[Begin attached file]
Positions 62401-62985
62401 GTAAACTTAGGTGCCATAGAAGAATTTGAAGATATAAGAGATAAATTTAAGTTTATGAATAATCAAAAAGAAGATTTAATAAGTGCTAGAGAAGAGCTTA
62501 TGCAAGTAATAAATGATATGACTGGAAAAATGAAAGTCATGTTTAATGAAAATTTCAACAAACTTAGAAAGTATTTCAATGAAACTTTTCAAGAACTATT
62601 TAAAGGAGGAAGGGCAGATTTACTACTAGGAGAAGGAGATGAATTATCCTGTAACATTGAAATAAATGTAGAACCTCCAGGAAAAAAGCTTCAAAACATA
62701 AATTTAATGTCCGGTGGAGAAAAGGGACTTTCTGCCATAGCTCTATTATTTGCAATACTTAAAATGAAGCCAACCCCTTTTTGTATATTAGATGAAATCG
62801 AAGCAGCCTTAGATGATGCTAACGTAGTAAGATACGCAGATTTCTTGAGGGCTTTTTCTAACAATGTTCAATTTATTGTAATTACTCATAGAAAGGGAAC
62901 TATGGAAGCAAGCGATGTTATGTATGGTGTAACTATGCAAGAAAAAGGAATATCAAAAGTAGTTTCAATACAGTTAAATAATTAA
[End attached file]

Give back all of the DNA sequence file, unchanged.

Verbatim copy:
Positions 62401-62985
62401 GTAAACTTAGGTGCCATAGAAGAATTTGAAGATATAAGAGATAAATTTAAGTTTATGAATAATCAAAAAGAAGATTTAATAAGTGCTAGAGAAGAGCTTA
62501 TGCAAGTAATAAATGATATGACTGGAAAAATGAAAGTCATGTTTAATGAAAATTTCAACAAACTTAGAAAGTATTTCAATGAAACTTTTCAAGAACTATT
62601 TAAAGGAGGAAGGGCAGATTTACTACTAGGAGAAGGAGATGAATTATCCTGTAACATTGAAATAAATGTAGAACCTCCAGGAAAAAAGCTTCAAAACATA
62701 AATTTAATGTCCGGTGGAGAAAAGGGACTTTCTGCCATAGCTCTATTATTTGCAATACTTAAAATGAAGCCAACCCCTTTTTGTATATTAGATGAAATCG
62801 AAGCAGCCTTAGATGATGCTAACGTAGTAAGATACGCAGATTTCTTGAGGGCTTTTTCTAACAATGTTCAATTTATTGTAATTACTCATAGAAAGGGAAC
62901 TATGGAAGCAAGCGATGTTATGTATGGTGTAACTATGCAAGAAAAAGGAATATCAAAAGTAGTTTCAATACAGTTAAATAATTAA